New Principal Shows Leadership Skills During COVID-19

Candice Griffin
Highlands Elementary School Principal Candice Griffin

(CEDAR HILL, TX) Candice Griffin is calm and confident in her leadership ability.

Anyone who decided to become a first-time principal for the first time during a Pandemic would have to be.

“My weekly message to teachers is manage expectations, set expectations and teach expectations,” said Griffin, the new principal at Highlands Elementary School. “We want to have the same focus when scholars come back. We have clear expectations for safety, and we’re teaching what the expectations are. Everyone knows how to execute the expectations well.”

Griffin arrived at Highlands this summer after working as an assistant principal for an elementary campus in another Best Southwest district.

Griffin said the first week of virtual learning went well, through a combination of synchronous and asynchronous learning. She is confident that scholars will feel connected with the staff when they return for in-person classes.

The daily live announcements have been one way of ensuring that interaction.

She expects about 20 percent of the scholars return for in-person when that option becomes available on Tuesday, October 6.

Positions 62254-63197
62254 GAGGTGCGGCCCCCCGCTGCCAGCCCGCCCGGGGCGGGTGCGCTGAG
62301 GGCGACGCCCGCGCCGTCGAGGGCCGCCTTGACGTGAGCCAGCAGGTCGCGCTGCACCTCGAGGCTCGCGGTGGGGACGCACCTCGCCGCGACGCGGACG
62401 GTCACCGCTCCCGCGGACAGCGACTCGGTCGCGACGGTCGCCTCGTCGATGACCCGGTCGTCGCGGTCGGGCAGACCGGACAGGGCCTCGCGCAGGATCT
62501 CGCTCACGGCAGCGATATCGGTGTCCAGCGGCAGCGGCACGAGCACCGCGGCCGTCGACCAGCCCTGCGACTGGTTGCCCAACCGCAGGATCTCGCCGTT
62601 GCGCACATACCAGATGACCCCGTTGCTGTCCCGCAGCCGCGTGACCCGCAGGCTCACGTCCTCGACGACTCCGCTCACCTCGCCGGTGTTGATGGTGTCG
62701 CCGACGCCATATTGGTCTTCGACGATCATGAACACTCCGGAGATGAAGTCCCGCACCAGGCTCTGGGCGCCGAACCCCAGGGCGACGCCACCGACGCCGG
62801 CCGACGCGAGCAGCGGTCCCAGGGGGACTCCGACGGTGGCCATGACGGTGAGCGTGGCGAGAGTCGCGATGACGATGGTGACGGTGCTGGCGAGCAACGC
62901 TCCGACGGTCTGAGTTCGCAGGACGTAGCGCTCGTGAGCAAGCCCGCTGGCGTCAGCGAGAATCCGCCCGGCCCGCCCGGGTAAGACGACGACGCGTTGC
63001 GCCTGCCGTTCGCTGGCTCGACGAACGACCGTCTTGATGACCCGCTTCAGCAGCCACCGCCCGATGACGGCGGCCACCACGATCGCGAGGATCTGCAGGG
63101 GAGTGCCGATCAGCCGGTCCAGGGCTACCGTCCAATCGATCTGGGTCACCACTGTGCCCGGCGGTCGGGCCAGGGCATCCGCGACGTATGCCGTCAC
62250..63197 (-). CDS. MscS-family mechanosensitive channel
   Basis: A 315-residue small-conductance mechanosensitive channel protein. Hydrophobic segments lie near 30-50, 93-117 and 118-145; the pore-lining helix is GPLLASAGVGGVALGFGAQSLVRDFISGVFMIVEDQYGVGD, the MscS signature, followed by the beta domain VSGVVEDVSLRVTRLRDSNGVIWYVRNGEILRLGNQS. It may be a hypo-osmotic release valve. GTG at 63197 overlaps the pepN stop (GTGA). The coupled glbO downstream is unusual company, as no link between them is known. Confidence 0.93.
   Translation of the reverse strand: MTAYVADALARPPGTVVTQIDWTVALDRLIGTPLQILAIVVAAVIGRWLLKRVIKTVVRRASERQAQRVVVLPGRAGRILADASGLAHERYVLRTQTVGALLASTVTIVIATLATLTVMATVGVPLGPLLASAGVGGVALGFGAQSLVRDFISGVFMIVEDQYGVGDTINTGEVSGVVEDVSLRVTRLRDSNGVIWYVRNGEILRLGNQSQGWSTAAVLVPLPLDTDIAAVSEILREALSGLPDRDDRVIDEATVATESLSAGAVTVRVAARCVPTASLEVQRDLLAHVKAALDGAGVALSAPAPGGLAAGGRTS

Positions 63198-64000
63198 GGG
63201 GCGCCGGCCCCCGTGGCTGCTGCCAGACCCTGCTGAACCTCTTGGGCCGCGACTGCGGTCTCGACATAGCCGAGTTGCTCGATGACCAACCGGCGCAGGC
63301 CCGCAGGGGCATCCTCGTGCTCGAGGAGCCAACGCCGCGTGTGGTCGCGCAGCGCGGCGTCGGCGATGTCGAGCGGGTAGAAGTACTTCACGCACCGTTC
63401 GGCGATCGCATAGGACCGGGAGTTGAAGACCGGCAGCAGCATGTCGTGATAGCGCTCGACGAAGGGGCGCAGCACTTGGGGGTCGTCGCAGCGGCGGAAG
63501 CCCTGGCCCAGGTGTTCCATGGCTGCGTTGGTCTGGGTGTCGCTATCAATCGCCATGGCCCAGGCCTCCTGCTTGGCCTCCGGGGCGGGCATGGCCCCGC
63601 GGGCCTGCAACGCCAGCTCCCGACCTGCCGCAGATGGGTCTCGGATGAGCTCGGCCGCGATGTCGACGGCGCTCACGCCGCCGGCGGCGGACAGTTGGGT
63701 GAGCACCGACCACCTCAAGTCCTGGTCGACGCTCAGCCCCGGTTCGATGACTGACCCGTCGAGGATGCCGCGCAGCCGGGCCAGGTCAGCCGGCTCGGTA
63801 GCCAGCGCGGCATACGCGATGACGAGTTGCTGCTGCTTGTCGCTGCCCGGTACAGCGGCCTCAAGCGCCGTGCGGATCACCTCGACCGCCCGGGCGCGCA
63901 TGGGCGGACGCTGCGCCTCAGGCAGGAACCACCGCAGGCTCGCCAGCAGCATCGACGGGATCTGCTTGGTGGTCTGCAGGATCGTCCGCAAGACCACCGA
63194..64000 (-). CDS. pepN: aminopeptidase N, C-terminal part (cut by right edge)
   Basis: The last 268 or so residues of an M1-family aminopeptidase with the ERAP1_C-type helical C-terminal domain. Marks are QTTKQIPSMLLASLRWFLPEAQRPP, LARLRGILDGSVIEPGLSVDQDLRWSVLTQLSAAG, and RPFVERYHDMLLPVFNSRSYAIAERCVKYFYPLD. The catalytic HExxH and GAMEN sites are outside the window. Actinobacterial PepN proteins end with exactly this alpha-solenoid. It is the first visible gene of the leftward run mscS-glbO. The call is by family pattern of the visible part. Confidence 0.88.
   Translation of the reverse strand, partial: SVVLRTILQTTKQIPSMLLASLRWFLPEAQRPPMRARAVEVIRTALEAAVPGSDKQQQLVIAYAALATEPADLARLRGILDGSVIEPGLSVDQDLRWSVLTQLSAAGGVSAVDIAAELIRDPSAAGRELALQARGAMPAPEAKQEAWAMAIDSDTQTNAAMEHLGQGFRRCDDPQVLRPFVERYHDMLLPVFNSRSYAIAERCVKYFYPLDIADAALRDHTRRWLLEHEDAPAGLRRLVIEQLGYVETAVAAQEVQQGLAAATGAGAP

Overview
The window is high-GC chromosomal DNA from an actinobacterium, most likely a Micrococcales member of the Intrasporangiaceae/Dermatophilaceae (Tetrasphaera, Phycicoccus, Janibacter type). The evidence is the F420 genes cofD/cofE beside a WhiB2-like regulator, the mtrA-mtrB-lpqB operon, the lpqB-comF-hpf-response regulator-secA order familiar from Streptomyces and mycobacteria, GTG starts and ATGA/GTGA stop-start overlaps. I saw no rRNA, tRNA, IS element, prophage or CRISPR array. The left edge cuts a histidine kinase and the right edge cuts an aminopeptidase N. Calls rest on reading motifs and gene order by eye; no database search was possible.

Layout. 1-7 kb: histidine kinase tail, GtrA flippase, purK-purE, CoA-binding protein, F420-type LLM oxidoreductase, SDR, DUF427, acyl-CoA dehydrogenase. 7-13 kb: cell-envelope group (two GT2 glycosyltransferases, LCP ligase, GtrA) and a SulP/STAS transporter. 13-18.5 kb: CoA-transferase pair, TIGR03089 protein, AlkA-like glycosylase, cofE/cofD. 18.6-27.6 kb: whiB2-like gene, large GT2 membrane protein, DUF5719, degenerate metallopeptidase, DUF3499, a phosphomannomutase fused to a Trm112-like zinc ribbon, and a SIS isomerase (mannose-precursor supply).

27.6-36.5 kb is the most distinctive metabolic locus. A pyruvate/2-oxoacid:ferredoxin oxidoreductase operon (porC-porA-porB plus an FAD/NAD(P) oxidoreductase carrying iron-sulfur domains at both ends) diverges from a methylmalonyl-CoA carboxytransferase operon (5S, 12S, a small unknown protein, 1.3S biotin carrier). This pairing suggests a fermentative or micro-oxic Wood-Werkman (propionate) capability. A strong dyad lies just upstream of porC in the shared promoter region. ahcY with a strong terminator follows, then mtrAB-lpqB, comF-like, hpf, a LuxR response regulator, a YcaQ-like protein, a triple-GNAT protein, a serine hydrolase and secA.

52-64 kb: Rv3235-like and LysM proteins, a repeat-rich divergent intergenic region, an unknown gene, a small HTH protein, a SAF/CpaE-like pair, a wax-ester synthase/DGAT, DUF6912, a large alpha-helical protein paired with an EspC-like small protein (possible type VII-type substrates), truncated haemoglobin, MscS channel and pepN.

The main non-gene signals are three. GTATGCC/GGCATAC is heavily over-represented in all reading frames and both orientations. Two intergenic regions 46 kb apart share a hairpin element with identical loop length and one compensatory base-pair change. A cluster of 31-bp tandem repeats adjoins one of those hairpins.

What’s Her Biggest Challenge?

Griffin, who has a Master’s Degree from Dallas Baptist University and a Bachelor’s Degree from Florida A&M University, said one of the most challenging aspects of the role is not being able to interact with scholars in person.

“I love interacting with the scholars,” Griffin said. “But we are continuing relationships with scholars and families even though we’re virtual.”

Griffin credits her staff with working alongside parents to assist with connectivity and technical issues, related to getting online.

“People are comfortable with virtual learning for the most part,” Griffin said. “And the staff has a positive attitude.”

Griffin said the experience has helped her grow as a leader.

“It’s pushed my thinking, and we’ve been able to get outside the box of what traditional learning looks like,” Griffin said. “We’re figuring out how to support and serve families in this very different situation.”